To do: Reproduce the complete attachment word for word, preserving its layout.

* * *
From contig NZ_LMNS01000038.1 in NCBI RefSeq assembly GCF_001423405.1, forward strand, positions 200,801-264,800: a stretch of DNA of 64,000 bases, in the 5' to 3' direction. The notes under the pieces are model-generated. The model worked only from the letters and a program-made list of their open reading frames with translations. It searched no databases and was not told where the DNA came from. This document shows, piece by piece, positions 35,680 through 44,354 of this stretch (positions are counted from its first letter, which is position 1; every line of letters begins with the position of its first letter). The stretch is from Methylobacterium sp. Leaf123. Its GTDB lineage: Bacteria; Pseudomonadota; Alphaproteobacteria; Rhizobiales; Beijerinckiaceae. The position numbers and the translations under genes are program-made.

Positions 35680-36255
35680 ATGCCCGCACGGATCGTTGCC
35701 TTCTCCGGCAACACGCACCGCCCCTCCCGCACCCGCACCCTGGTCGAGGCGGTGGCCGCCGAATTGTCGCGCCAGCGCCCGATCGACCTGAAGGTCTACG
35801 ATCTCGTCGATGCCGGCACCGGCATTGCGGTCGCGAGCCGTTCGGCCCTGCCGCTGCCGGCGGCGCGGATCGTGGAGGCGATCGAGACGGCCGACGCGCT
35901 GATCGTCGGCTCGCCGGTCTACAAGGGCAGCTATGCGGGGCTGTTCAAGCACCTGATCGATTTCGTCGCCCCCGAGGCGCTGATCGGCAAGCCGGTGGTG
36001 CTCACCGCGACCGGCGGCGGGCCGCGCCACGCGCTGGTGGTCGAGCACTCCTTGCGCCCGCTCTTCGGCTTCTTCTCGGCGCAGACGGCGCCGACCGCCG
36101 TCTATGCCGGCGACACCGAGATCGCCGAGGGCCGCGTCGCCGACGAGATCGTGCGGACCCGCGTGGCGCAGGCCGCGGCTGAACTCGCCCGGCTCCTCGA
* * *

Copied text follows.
From contig NZ_LMNS01000038.1 in NCBI RefSeq assembly GCF_001423405.1, forward strand, positions 200,801-264,800: a stretch of DNA of 64,000 bases, in the 5' to 3' direction. The notes under the pieces are model-generated. The model worked only from the letters and a program-made list of their open reading frames with translations. It searched no databases and was not told where the DNA came from. This document shows, piece by piece, positions 35,680 through 44,354 of this stretch (positions are counted from its first letter, which is position 1; every line of letters begins with the position of its first letter). The stretch is from Methylobacterium sp. Leaf123. Its GTDB lineage: Bacteria; Pseudomonadota; Alphaproteobacteria; Rhizobiales; Beijerinckiaceae. The position numbers and the translations under genes are program-made.

Positions 35680-36255
35680 ATGCCCGCACGGATCGTTGCC
35701 TTCTCCGGCAACACGCACCGCCCCTCCCGCACCCGCACCCTGGTCGAGGCGGTGGCCGCCGAATTGTCGCGCCAGCGCCCGATCGACCTGAAGGTCTACG
35801 ATCTCGTCGATGCCGGCACCGGCATTGCGGTCGCGAGCCGTTCGGCCCTGCCGCTGCCGGCGGCGCGGATCGTGGAGGCGATCGAGACGGCCGACGCGCT
35901 GATCGTCGGCTCGCCGGTCTACAAGGGCAGCTATGCGGGGCTGTTCAAGCACCTGATCGATTTCGTCGCCCCCGAGGCGCTGATCGGCAAGCCGGTGGTG
36001 CTCACCGCGACCGGCGGCGGGCCGCGCCACGCGCTGGTGGTCGAGCACTCCTTGCGCCCGCTCTTCGGCTTCTTCTCGGCGCAGACGGCGCCGACCGCCG
36101 TCTATGCCGGCGACACCGAGATCGCCGAGGGCCGCGTCGCCGACGAGATCGTGCGGACCCGCGTGGCGCAGGCCGCGGCTGAACTCGCCCGGCTCCTCGA